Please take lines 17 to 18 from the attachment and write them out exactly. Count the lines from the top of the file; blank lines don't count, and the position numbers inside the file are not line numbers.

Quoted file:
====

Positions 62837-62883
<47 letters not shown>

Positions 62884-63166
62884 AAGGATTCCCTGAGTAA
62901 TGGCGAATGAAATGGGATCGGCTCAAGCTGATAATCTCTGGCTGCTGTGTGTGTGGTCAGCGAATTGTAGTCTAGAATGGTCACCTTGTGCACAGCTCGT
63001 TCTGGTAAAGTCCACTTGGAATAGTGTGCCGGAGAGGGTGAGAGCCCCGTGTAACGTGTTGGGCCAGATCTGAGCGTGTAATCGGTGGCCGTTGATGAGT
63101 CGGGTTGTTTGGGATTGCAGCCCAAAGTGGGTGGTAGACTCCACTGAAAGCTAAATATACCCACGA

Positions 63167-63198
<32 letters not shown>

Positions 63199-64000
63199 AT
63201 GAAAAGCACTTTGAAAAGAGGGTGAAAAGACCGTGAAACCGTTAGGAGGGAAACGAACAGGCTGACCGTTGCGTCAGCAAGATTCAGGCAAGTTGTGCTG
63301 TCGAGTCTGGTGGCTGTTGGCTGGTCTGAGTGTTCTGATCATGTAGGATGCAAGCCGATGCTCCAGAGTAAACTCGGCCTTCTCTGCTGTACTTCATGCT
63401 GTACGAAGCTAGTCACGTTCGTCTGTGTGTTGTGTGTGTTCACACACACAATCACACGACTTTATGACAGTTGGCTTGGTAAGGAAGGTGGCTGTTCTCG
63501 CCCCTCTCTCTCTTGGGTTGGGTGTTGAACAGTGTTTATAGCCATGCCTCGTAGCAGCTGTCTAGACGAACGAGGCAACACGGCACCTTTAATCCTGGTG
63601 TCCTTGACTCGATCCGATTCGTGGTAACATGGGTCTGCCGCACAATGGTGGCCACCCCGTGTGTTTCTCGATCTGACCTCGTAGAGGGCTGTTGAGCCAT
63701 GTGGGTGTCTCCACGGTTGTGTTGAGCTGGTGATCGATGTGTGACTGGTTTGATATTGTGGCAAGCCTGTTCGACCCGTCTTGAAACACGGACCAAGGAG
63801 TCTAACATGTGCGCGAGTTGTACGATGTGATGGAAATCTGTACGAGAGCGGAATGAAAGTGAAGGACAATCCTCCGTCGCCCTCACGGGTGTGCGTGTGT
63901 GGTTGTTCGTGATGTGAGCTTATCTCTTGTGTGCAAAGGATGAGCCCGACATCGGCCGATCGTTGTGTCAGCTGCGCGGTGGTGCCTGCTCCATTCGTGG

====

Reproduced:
63701 GTGGGTGTCTCCACGGTTGTGTTGAGCTGGTGATCGATGTGTGACTGGTTTGATATTGTGGCAAGCCTGTTCGACCCGTCTTGAAACACGGACCAAGGAG
63801 TCTAACATGTGCGCGAGTTGTACGATGTGATGGAAATCTGTACGAGAGCGGAATGAAAGTGAAGGACAATCCTCCGTCGCCCTCACGGGTGTGCGTGTGT